Tuesday, May 5, 2020

Is a database just a data storage?

In the old days, and remember the main title of my blog: "from old school...", data would be saved in files. For the new kids on the block: A file is a storage on your hard disk, a hard disk was a device with spinning disks inside. A read/write head could store and read bytes to and from it.

So in these days we just write a block of bytes to these files, we used the "BlockWrite" command to do this! Why, because it is and was the fastest way to write a record binary to disk.

And NO, streams are not faster. Because down to the RTL, a Filestream is using the same functions, but need more calls to get there. Maybe you call "BlockRead" and "BlockWrite" the old style, but I don't care.

Before we got hard disks, we hat floppies. You got the best performance out of a floppy if you could provide a buffer to read the whole track in one rotation. If your CPU or your floppy controller was not fast enough, the sectors on the track had to be interlaced, and in this case you needed more than one rotation - too bad.

What was the title of this post?

Oh yes. We stored data, mainly records, in binary files. Sometimes we had an index. The index was a string and a seek-number. We load the index file, found the matching string, and used the seek-number to find the record in the binary file. If we had this index, we called it a database.

What about the performance? Besides the algorithm of indexing, the database should also load the data from disk and uses the same OS-functions to do this. I assume, a "normal" database that is using a file to store the data needs more than one block read, and on the client-side? For a dataset with 100 fields you have to write 100 times: FieldValue := Query.FieldByName('FieldName').AsString. This is so awful slow... With one "BlockRead" I get 10kb in a record with 1000 Fields in a blink of a nano-second. (or less). Just one call!

Perhaps knowing all this I use a database nearly the same way as in the old days. The CRUD-Way. Just do Create, Read, Update, and Delete!

That's why I could migrate all my applications to a REST-Server in minutes.

Yes I've used "Join" once or twice, and also a trigger or stored procedure, but just because somebody told me: "Let this do the database-server, the database server could do this better". In some cases this is absolutely right. Especially if you're dealing with really big datasets or/and your database is on a remote computer. That's for sure! Sending an update to a table with constraints is much easier as doing this with "Blockwrite" no question!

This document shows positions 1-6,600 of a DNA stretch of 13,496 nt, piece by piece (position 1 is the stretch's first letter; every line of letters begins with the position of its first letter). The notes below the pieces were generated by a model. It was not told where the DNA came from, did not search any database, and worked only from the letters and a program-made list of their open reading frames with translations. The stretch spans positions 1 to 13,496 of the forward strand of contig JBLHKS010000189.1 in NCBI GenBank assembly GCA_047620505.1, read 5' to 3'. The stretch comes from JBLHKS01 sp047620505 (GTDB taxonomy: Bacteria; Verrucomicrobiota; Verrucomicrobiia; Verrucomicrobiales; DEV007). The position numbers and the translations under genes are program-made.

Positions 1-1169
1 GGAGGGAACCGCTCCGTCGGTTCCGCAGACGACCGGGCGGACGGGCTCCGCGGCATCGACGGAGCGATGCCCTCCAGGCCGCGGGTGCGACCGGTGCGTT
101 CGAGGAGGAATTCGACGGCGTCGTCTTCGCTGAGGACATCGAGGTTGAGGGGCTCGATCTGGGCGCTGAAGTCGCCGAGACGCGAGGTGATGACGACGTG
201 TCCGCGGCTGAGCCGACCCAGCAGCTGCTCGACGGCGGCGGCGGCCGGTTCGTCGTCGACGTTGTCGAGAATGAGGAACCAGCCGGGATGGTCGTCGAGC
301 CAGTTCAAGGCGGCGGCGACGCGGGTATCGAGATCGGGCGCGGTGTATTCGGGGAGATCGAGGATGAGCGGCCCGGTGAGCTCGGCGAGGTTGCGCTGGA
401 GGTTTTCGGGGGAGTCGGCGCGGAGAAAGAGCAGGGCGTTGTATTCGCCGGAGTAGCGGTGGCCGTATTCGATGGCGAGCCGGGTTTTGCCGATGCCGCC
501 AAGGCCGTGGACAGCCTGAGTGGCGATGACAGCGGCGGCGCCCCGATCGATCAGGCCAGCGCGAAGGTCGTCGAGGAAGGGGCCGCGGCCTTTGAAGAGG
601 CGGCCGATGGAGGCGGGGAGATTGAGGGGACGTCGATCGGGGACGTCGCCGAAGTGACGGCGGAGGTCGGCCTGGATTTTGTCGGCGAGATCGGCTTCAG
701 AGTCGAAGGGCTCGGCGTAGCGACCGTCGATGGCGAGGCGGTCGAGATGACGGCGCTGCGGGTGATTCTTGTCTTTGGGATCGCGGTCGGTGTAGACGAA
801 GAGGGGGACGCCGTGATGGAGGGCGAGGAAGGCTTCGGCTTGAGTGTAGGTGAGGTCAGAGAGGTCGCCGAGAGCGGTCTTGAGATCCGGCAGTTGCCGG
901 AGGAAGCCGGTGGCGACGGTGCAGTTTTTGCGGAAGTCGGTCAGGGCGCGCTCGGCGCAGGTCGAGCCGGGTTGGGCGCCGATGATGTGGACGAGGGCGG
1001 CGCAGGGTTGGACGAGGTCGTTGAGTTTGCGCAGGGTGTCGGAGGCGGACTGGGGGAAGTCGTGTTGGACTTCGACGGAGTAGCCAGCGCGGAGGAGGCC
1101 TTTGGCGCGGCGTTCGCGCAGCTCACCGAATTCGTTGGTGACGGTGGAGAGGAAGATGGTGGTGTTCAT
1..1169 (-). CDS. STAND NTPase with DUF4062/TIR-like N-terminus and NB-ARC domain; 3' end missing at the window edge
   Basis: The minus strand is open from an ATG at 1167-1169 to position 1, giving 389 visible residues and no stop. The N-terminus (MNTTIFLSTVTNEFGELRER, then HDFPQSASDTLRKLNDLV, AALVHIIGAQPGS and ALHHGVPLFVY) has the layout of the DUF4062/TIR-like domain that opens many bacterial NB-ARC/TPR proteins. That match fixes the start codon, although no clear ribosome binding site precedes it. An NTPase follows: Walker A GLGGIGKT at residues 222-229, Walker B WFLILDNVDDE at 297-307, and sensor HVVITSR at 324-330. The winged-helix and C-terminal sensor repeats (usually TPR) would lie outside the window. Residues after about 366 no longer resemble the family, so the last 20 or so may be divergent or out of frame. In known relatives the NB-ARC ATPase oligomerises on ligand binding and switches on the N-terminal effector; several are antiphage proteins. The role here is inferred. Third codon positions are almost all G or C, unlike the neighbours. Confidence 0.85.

To have a session-based I/O while updating the customer-, the invoice- and the stock table in one call and if anything goes wrong just use rollback and not commit. Oh man that helps a lot.

In a few cases, I only read some fields of a row, but most of the time I need all fields. So, "Select *.." is the call. After I got all the data I need the mentioned field by field assignment.

That why I've programmed my JSONStore Client-Server Databasehandler in my Firemonkey Development Kit. I know the name is bad - you can uses this unit also in your VCL application!
Just select on which fields you want to have database access, all other fields are store in a blob field. Of course, I compressed the JSON before storing it. After loading the data set from the server (over REST) or from a local database you have to read your database fields the normal way and after that just let the RTTI do their JSONToObject thing. Done...

Hey compare this to the old style! A database with some keys and a blob field that could be read and write all the data in just one call to our Record/Class. We are back in the '80s well done!

One thing is different: In these days we have 5GHz, a 64Bit bit CPU, and most of the time 8 cores or more, and not 3 MHz, an 8 bit CPU, one core and only 64KB (not MB, not GB) of RAM.

But we are lucky, because with all that memory, cores, and CPU clock speed we can read our data from the database at the same time/speed as in the '80s...

I love DB's...

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